Technology for production automobiles had received a bump following World War II. The "Big Three," General Motors, Ford and Chrysler had converted most of their factories to create weaponry, aircraft and vehicles for the military. During that time they tended to work closer together by sharing technology and innovations than at any other point in history. Following the war they changed operations back to automobile manufacturers. The cars they released reflected the status of a "victorious" nation. When compared to previous models the new cars were larger, more powerful, more stylish and some would even compare them to rolling works of art. These vehicles were often packed with features that would only be found on luxury automobiles a decade earlier. Some design cues and patents were stolen from the upstart Tucker with some help from the US government by way of contracts during the war.
The grand cars from the US following WWII were all-steel behemoths. The US had the fortune of being on the winning side of the war and did not waste any time showing that off. The nation had more resources, more technology and more manpower at its disposal than just about any other nation that saw combat. Unlike Great Britain it did not have to spend anything to rebuild its infrastructure from the German bombing campaigns. The US did not suffer nearly any number of casualties that the Russians, Chinese, Koreans or Japanese had either. The psyche and economic repercussions favored the US greatly in the two and a half decades following the war. As such it can be argued that the Big Three had become complacent with their status. It was a sort of microcosm of what was happening to the nation. Public education standards seemed to be on the decline and the next generation of engineers and designers would not have the necessary tools to compete against their global counterparts. Piece by piece the Japanese, Germans and Italians would not only catch up to the US in auto production and innovation but surpass them in some regards.
Foreign auto manufacturers, especially that those that fought against the Allies during the war did not bounce back with rolling works of art. Those whose plants were not completely destroyed found it difficult to get the manpower, capitol and resources to start up again. Many companies folded or were restructured simply for the sake of staying alive. Some moved into other industries to pick up the slack. Subaru for example was a company that made planes during the war but had to find a new source of income. Their engineers followed the cues from Europe during reconstruction and made a small, inexpensive unibody car with a small 2-stroke motor called the 360. The Japanese auto industry was demonstrating that they were not only keenly aware of what was happening in the rest of the world but were willing to keep pace even during the hardest of times.
While the Americans were enjoying enormous rides and suburban expansion the rest of the world was trying to dig itself out of a financial, cultural and industrial nightmare. The first thing that the major European players did, whether they were for or against the Allies, was to get people back to work. Rebuilding the roads and bridges that connected the continents together was a top priority. The cars that would use these roads had to be sturdy and inexpensive. Even England could not avoid the fact that they needed a utilitarian car that was small, inexpensive and durable. People had to get to work and families had to travel as quickly and independently as they did before the war. Subaru found success in the 360, nicknamed the Ladybug, as England did with the Mini, Italy did with the Fiat 500 and Germany did with the Volkswagen Beetle. These tiny cars had the most basic features, did not require high tech components, were solid daily drivers and could be mass produced. While they may not seem as fancy as what Ford, Dodge or Chevrolet had on the road at the same time they certainly made up for it in sheer volume.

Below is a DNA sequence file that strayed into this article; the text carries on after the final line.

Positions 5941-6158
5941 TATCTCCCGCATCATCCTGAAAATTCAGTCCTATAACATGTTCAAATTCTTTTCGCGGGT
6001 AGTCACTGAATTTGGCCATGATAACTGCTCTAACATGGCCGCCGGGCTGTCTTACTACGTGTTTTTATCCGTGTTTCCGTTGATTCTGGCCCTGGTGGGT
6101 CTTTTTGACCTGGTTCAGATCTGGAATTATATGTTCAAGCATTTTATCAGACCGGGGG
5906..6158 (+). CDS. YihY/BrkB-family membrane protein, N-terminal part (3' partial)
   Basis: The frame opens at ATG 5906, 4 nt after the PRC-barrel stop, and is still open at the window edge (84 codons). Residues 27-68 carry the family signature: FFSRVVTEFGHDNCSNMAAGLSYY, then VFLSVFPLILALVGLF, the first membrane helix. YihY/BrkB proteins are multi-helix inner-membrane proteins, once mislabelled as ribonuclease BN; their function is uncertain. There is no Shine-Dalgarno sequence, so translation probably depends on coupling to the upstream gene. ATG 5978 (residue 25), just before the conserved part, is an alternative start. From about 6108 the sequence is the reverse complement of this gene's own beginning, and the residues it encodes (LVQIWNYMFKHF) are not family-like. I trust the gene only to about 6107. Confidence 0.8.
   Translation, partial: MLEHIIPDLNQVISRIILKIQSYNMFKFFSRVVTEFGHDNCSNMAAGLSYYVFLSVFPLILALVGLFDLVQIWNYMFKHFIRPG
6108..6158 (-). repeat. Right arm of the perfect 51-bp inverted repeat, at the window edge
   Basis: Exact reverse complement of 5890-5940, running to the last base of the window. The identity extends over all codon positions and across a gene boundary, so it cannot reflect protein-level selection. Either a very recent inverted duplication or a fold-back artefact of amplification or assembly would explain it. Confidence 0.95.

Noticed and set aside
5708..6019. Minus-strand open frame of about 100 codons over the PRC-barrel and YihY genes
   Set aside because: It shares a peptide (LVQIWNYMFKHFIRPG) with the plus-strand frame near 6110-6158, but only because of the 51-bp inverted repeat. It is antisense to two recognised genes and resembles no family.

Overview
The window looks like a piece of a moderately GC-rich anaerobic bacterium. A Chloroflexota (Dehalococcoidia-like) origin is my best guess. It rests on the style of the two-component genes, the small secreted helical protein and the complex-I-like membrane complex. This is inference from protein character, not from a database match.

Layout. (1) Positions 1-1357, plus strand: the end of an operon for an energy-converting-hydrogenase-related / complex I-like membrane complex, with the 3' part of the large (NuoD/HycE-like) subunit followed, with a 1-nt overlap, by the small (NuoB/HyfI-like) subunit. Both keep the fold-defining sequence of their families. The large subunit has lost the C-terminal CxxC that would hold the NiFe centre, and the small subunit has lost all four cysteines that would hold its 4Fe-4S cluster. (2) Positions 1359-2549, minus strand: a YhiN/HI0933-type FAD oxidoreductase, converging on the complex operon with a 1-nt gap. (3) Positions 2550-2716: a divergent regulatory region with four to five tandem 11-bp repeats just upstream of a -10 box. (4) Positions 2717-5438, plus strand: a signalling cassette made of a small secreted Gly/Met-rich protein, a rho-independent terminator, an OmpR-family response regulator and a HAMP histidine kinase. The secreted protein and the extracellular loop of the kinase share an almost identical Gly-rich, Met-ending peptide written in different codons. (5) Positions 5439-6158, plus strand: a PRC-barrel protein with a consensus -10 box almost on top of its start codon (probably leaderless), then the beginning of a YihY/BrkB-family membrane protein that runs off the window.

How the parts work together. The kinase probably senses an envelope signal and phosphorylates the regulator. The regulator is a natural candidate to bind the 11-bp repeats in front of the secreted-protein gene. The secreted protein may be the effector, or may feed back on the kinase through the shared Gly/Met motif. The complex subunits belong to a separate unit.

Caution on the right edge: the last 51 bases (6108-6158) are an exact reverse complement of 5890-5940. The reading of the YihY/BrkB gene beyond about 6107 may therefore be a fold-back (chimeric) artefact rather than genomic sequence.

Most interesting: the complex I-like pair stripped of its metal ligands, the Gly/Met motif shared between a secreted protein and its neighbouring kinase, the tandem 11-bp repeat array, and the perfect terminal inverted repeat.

The boomers from overseas grew up with the tiny cars. They embraced their simplicity and durability. Part of the appeal that the cars brought to each nation had more to do with what they were capable of rather than they were built locally. Part marketing and part British stubbornness were the Minis that became race cars. While they lacked the raw horsepower that the US had in NASCAR-type stock cars they made up for in performance. Hill climbs, rallies, dirt, asphalt, snow, none of that mattered to the drivers. With a little ingenuity the horsepower could be bumped up, frames and shocks strengthened and potent racers be made out the cars. By competing in and winning several high profile rallies, including the famed Rally Monte Carlo in 1967, England demonstrated that their auto industry was very much alive and well.
The British Motor Corporation rode the Mini to great success for a decade before merging with the Leyland Motor Corporation in 1968. The car lasted until 2000 when the Rover Group decided it was time to retire the car. Advances in technology, safety and manufacturing had made the car nearly obsolete. Something new would have to replace the car that won the hearts of several generation of Brits. Ironically it would be German engineers that came to the rescue. Germany had also taken a long road to automotive success. We'll look at this in the next blog.